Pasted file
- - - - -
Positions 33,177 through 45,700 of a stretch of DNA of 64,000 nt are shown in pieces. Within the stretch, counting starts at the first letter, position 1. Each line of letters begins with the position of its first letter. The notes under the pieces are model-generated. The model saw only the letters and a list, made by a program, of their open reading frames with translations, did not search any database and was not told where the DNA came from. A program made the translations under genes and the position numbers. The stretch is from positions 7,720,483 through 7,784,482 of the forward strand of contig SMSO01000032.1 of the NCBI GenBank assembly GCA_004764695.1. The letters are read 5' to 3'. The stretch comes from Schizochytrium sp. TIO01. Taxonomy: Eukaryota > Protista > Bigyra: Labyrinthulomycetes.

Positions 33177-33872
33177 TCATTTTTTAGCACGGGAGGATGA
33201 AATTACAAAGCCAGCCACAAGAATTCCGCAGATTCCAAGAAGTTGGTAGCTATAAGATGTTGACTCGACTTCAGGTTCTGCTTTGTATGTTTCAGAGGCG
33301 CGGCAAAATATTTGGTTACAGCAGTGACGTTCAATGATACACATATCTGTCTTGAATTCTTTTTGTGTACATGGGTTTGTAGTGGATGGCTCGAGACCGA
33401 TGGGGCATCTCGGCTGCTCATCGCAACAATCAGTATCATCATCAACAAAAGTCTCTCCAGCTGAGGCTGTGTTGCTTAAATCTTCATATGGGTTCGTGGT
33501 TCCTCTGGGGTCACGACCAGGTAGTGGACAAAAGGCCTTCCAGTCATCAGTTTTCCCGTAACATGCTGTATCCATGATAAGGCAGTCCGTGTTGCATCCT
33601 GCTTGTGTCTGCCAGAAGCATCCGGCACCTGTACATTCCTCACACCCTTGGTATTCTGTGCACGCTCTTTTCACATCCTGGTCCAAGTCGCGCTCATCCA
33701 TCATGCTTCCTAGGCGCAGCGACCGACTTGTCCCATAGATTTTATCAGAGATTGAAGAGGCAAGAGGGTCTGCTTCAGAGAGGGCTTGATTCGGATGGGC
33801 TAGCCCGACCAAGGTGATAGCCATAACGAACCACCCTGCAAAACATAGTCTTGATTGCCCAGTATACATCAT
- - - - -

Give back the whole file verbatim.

Positions 33,177 through 45,700 of a stretch of DNA of 64,000 nt are shown in pieces. Within the stretch, counting starts at the first letter, position 1. Each line of letters begins with the position of its first letter. The notes under the pieces are model-generated. The model saw only the letters and a list, made by a program, of their open reading frames with translations, did not search any database and was not told where the DNA came from. A program made the translations under genes and the position numbers. The stretch is from positions 7,720,483 through 7,784,482 of the forward strand of contig SMSO01000032.1 of the NCBI GenBank assembly GCA_004764695.1. The letters are read 5' to 3'. The stretch comes from Schizochytrium sp. TIO01. Taxonomy: Eukaryota > Protista > Bigyra: Labyrinthulomycetes.

Positions 33177-33872
33177 TCATTTTTTAGCACGGGAGGATGA
33201 AATTACAAAGCCAGCCACAAGAATTCCGCAGATTCCAAGAAGTTGGTAGCTATAAGATGTTGACTCGACTTCAGGTTCTGCTTTGTATGTTTCAGAGGCG
33301 CGGCAAAATATTTGGTTACAGCAGTGACGTTCAATGATACACATATCTGTCTTGAATTCTTTTTGTGTACATGGGTTTGTAGTGGATGGCTCGAGACCGA
33401 TGGGGCATCTCGGCTGCTCATCGCAACAATCAGTATCATCATCAACAAAAGTCTCTCCAGCTGAGGCTGTGTTGCTTAAATCTTCATATGGGTTCGTGGT
33501 TCCTCTGGGGTCACGACCAGGTAGTGGACAAAAGGCCTTCCAGTCATCAGTTTTCCCGTAACATGCTGTATCCATGATAAGGCAGTCCGTGTTGCATCCT
33601 GCTTGTGTCTGCCAGAAGCATCCGGCACCTGTACATTCCTCACACCCTTGGTATTCTGTGCACGCTCTTTTCACATCCTGGTCCAAGTCGCGCTCATCCA
33701 TCATGCTTCCTAGGCGCAGCGACCGACTTGTCCCATAGATTTTATCAGAGATTGAAGAGGCAAGAGGGTCTGCTTCAGAGAGGGCTTGATTCGGATGGGC
33801 TAGCCCGACCAAGGTGATAGCCATAACGAACCACCCTGCAAAACATAGTCTTGATTGCCCAGTATACATCAT